N.S. man organizes drive-through memorial for slain friend, while physical distancing is the rule
'Hopefully this will kind of put some light out there for his family and his children,' says Darren Bezanson
As many Nova Scotians find themselves unable to gather due to physical distancing guidelines, Darren Bezanson is hoping to mitigate the pain by organizing a memorial procession for his friend Joey Webber, one of the 22 victims in last weekend's rampage.
"It's sad because we can't get together and share stories or talk to the general public that might want to know about Joe because of the COVID," he told Day 6.
"But it's something that we can do to show the support for Joey, his wife, children, sister, brother-in-law, his dad, his step-mom."
Bezanson says he knew Webber, a 37-year old father of three, "pretty well ever since he was born."
"I watched Joey grow up, along with his sister, from a young child to the man he was — until Sunday morning."
Bezanson remembered his friend as a kind man who always lent a hand when asked for help.
"The man was always smiling, always waving if you've seen him."
Amid COVID-19 measures, several other communities with members who were killed last week are finding ways to support each other.
A virtual vigil was held Friday honouring those slain over the weekend in the small community of Portapique, where the killings began.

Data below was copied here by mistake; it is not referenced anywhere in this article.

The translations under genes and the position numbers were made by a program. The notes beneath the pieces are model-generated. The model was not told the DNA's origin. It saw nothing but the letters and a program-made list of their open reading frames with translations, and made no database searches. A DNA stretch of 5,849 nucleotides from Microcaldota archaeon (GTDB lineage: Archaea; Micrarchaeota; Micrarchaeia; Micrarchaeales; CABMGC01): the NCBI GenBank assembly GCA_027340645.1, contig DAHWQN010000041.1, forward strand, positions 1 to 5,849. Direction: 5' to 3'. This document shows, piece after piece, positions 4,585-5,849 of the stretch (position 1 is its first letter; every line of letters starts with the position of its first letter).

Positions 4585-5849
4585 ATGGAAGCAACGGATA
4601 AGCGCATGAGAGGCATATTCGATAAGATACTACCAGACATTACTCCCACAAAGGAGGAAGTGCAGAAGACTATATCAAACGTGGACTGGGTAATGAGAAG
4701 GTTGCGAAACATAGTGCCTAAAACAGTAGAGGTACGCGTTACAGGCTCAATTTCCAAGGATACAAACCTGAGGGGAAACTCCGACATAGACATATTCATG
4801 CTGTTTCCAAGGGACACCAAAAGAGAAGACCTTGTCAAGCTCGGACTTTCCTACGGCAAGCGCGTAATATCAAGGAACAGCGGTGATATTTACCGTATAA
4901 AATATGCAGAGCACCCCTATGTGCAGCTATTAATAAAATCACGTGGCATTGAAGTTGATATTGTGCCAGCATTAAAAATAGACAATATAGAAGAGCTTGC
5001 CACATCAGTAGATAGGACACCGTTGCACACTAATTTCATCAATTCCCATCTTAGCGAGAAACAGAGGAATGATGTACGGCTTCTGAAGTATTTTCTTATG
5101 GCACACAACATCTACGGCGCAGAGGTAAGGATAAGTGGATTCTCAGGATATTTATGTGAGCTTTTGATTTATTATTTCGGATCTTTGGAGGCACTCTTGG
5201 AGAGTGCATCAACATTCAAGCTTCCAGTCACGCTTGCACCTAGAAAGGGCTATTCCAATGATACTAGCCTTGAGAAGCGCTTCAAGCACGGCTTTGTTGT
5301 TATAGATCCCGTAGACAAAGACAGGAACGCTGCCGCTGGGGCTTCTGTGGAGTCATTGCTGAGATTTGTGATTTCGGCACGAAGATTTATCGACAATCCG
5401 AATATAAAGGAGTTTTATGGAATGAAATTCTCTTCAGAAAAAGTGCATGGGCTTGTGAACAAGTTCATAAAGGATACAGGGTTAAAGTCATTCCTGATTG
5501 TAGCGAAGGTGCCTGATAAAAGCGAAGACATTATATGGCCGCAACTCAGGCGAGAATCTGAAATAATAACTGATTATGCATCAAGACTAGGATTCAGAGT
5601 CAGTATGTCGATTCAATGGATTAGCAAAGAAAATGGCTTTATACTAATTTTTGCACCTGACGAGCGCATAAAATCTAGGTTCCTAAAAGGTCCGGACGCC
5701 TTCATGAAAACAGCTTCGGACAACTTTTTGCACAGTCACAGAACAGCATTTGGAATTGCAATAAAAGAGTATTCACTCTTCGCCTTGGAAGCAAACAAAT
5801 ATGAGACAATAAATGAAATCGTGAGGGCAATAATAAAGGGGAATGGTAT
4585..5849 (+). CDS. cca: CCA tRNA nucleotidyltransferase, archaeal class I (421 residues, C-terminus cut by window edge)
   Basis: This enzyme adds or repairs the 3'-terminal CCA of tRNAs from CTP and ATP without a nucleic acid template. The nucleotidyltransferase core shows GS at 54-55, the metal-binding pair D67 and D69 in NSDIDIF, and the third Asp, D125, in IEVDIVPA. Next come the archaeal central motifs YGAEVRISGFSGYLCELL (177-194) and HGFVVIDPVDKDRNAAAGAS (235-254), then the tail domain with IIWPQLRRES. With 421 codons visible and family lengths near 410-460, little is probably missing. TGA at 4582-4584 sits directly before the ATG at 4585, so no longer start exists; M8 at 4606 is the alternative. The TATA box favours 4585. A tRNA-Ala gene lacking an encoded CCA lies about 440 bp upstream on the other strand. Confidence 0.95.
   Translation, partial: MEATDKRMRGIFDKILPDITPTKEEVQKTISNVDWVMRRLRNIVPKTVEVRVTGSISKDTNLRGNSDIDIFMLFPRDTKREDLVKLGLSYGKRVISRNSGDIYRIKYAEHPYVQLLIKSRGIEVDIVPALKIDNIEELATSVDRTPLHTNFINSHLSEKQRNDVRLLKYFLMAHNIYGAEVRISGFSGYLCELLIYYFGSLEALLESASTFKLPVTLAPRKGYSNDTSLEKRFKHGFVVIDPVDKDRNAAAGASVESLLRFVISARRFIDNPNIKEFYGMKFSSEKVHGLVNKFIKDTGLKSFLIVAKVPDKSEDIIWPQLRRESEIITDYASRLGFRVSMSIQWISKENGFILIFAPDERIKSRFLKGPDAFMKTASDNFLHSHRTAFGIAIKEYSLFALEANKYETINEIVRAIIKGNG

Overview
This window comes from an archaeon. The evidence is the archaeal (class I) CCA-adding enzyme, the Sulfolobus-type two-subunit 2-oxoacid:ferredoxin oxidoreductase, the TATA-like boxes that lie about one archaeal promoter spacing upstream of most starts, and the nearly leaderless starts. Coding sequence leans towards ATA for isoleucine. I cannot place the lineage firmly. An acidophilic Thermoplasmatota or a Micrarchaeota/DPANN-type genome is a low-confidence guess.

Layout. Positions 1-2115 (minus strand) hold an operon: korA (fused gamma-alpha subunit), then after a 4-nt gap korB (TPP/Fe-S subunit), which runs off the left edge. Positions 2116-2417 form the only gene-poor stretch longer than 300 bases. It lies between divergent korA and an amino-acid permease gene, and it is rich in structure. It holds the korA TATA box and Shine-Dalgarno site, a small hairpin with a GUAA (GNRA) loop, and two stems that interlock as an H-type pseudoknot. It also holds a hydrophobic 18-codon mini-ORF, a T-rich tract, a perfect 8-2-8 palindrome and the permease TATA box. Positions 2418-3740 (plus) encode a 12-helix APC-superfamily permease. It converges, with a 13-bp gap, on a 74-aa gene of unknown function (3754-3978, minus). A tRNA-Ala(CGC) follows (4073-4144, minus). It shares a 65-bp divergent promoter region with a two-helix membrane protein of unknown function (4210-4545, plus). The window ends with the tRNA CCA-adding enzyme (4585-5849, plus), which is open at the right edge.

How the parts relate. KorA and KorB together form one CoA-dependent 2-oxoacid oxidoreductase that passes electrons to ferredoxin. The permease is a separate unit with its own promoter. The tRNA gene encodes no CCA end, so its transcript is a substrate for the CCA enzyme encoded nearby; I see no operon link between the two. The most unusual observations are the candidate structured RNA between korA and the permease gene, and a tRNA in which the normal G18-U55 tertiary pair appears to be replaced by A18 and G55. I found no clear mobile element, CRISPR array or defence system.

On Thursday, Nova Scotia Premier Stephen McNeil encouraged people "reeling from the tragic events of last weekend," as well as COVID-19 deaths, to stay in touch by phone and video messaging.
'Some light out there' for his family
Bezanson hopes the procession will provide some solace to Webber's family and the wider community.
Drivers are invited to meet at the entrance of Dollar Lake Provincial Park Saturday at 1 p.m. AT, and then make their way past Webber's house in Wyses Corner, N.S., where Bezanson has set up a spot to drop off flowers and sign a condolences board.
"Not just friends and family, but the general public can come by and show their support, if they wish to stop," he said.
Bezanson is also selling decals he's made in Webber's memory, with proceeds going to his family.
"I'm not doing this for thanks or anything. I'm doing it because ... hopefully this will kind of put some light out there for his family and his children," he said.
"And I'm hoping that we have a really great turnout for it."
If you are seeking mental health support during this time, here are resources available to Nova Scotians.
Written by Jonathan Ore with files from CBC News. Interview produced by Yamri Taddese.
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